Trade - Global Security

Energy minerals market soars

Volatile prices, supply chain snarls and geopolitical tensions remain a challenge in global market for minerals crucial to development of “clean energy” options. Reporting this today, the International Energy Agency said that the global value of the market for minerals such as lithium, cobalt, nickel and copper has doubled since 2017. [node:read-more:link]

U.S. Navy ships in Vietnam

A U.S. aircraft carrier and two guided missile cruisers visited Vietnam June 26, a rare port call that comes as the U.S. and China vie for influence in Southeast Asia. China’s sweeping maritime claims in the South China Sea have led to increasing friction with its neighbour and other countries in the region. [node:read-more:link]

Coke and meth demand booming

The UN says cocaine demand and supply are booming and methamphetamine trafficking is expanding beyond established markets. In annual report released June 25, it says the number of people taking drugs rose by 23% to 296 million in 2021, the latest year for which data are available, and that only half the increase is due to population growth. [node:read-more:link]

Emissions tax shortfall in Paris

A two-day meeting of political and financial authorities ended today in Paris without coming to an agreement to tax the international shipping industry for its carbon emissions. However, the notion of potentially generating $100 billion in annual revenues could be adopted at a July meeting of the UN International Maritime Organization. [node:read-more:link]

U.S. buying Russian uranium

U.S. companies pay approximately $1 billion a year to Russia’s state-owned Rosatom for enriched uranium needed to fuel reactors in its expanding power grid. The U.S. used to dominate the market but that began to decline decades ago, partly due to an agreement to buy cheaper Russian uranium after the Soviet Union collapsed, the result being that Russia has cornered half the market. [node:read-more:link]

West Coast ports ranked poorly

The Port of Vancouver ranked second-last on a global list of 348 ports compiled by the World Bank and S&P Global Markets and based on the length of time ships have to wait for unloading last year due to inadequate infrastucture. The Port of Prince Rupert ranked seventh-last and two California terminals also finished in the bottom 14. [node:read-more:link]

China not wanted in trade bloc?

A government document released in response to an Access to Information Act request suggests that Prime Minister Justin Trudeau wants China excluded from a Pacific Rim trade bloc. China has been trying since 2019 to join and while Trade Minister Mary Ng says Canada would be receptive if China improves its labout and environmental standards, the document quotes the PM as saying last fall that high standards could be helpful if they hinder China’s chances. [node:read-more:link]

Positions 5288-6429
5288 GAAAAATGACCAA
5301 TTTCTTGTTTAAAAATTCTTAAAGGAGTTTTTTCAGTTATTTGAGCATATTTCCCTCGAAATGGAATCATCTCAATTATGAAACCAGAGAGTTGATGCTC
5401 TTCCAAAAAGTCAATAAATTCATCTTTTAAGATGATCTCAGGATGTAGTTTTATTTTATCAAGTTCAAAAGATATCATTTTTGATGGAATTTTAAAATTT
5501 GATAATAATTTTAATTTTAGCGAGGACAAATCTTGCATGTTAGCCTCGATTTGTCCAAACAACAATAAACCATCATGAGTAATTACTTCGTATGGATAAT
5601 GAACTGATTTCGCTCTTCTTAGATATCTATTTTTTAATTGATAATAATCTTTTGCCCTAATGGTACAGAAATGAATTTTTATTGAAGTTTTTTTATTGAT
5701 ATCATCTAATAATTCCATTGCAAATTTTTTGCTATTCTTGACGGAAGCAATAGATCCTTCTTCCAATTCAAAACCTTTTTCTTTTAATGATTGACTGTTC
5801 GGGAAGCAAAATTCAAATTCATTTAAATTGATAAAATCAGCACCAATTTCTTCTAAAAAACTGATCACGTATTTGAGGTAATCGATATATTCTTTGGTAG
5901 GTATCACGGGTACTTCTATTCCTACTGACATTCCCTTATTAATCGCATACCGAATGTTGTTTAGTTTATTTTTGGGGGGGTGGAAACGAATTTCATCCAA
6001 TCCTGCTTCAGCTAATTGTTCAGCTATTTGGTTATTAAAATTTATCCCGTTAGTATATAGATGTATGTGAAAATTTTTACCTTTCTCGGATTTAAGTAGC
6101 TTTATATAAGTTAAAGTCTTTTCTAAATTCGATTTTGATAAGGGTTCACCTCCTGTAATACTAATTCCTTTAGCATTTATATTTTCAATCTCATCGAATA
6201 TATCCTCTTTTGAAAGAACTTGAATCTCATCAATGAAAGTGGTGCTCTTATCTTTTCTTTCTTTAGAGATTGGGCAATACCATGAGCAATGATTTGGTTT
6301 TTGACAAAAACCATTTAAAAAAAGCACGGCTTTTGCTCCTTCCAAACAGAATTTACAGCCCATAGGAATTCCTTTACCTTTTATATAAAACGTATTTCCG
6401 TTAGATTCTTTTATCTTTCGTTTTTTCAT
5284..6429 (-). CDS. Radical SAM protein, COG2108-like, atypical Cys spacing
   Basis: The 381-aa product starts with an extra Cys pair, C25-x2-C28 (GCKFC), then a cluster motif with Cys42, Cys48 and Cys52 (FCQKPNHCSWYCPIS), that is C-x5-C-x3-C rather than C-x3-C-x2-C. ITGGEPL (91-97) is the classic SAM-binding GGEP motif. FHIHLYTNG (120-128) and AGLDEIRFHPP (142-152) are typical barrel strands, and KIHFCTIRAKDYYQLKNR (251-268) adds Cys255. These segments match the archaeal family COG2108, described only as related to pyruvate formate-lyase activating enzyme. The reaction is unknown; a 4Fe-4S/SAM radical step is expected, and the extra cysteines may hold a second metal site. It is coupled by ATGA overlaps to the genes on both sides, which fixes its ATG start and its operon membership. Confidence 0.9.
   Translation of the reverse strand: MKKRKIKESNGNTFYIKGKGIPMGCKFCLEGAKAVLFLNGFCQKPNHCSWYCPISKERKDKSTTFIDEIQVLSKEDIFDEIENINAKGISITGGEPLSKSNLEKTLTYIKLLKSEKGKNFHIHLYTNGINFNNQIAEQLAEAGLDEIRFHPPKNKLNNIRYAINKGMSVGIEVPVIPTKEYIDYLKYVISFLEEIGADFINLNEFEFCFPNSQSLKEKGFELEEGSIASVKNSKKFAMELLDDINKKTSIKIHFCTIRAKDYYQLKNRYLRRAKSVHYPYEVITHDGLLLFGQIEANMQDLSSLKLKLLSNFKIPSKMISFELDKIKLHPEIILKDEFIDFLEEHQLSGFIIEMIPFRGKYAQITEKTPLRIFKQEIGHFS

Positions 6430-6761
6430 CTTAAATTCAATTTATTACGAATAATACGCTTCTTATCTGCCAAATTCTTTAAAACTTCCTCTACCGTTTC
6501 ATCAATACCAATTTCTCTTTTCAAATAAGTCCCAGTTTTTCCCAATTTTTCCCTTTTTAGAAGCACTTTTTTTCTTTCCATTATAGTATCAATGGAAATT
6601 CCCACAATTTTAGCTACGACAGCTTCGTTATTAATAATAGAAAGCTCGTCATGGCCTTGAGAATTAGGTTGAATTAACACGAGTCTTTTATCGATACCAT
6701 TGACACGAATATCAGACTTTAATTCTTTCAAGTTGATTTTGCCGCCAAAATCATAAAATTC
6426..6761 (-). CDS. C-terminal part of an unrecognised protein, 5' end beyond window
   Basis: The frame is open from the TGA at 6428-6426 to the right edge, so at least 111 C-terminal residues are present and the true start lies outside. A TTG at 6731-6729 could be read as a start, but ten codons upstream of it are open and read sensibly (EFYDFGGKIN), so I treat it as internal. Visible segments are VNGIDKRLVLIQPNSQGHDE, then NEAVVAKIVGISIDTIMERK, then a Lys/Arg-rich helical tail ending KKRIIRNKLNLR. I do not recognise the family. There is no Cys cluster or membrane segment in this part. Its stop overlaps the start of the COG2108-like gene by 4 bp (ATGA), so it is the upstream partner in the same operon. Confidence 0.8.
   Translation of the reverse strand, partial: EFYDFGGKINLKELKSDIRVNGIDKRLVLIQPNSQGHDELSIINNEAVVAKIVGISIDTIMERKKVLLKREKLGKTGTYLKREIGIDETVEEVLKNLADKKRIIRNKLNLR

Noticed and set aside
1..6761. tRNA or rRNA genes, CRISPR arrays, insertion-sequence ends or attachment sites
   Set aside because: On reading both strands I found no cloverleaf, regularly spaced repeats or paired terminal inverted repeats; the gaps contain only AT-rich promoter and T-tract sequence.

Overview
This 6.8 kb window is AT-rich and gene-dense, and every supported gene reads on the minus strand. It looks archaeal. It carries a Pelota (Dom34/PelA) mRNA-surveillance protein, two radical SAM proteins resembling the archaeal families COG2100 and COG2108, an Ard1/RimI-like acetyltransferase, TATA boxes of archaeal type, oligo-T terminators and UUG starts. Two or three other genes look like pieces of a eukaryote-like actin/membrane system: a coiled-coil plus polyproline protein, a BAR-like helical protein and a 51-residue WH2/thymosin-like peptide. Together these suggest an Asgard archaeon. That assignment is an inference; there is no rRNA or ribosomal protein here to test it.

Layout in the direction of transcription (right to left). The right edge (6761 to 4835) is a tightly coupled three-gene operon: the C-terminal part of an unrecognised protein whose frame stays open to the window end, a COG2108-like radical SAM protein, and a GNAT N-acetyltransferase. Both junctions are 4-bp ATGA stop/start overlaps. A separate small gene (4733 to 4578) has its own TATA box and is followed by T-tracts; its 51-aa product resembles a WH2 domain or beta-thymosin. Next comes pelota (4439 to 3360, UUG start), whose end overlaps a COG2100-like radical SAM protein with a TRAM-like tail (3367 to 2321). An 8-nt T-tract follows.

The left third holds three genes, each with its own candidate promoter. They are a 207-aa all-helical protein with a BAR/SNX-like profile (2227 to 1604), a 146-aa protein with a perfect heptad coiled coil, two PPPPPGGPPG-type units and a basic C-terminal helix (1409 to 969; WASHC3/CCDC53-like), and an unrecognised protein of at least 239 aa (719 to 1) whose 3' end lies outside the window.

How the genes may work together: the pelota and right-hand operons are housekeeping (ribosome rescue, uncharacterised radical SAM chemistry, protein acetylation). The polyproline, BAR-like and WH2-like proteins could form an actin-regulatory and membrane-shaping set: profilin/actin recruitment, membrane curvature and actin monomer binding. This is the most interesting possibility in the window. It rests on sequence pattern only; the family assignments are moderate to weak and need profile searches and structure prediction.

Saudis to cut oil output

In a bid to prop up global crude oil prices, Saudi Arabia announced June 4 that it will cut daily production by at least 11% to some nine million barrels in July atop a broader OPEC deal to limit supply. “This market needs stabilisation,” said its energy minister. A UN database indicates that Canada imported some US$2.77 billion worth of Saudi crude in 2022. [node:read-more:link]

New era of Cuba-Russia relations

Russian officials and business leaders signed deals with their Cuban counterparts at a forum in Havana last week, including cooperation on refurbishing tourism infrastructure and a steel mill as well as committing to deliveries of Russian wheat and crude oil. Trade Minister Ricardo Cabrisas called the agreements “a milestone in the history of our bilateral and business ties.” [node:read-more:link]

EU fines Meta €1.2 billion

The European Union has fined Facebook’s Meta, €1.2 billion for how it transferred subscribers’ data between the U.S. and Europe. The California-based company says it will appeal what is the largest fine imposed under the EU's General Data Protection Regulation privacy law. [node:read-more:link]

China chips away at U.S.

Idaho-based Micron Technology, the largest U.S. memory chip manufacturer, has been banned from major Chinese infrastructure projects on grounds that it poses “serious network security risks.” It is the first major retaliation for a series of similar U.S. measures against China’s chip sector. [node:read-more:link]

PM in Hiroshima for G7

Prime Minister Justin Trudeau arrived in Japan today for the opening of a G7 summit in Hiroshima. Japanese PM Fumio Kishida chose his hometown for the meeting to highlight the risk of a nuclear confrontation as Russia ramps up its rhetoric about Ukraine and its allies. [node:read-more:link]

U.S. envoy backtracks on accusation

Reuben Brigety, the U.S. ambassador to South Africa, has “apologized unreservedly” for claiming that the country exported weapons to Russia, the host foreign ministry said today. Brigety said on social media that he was “grateful for the opportunity to […] correct any misimpressions left by my public remarks” which prompted President Cyril Ramaphosa to order a judicial inquiry. [node:read-more:link]

Putin pushes back economically

A suggestion last October that the European Union could sell seized Russian assets to help to rebuild Ukraine has prompted Russian President Vladimir Putin to take what he says is temporary control of the Russian subsidiaries of German and Finnish energy companies. Putin’s decree today suggested that the EU notion is “unfriendly and contrary to international law.” [node:read-more:link]


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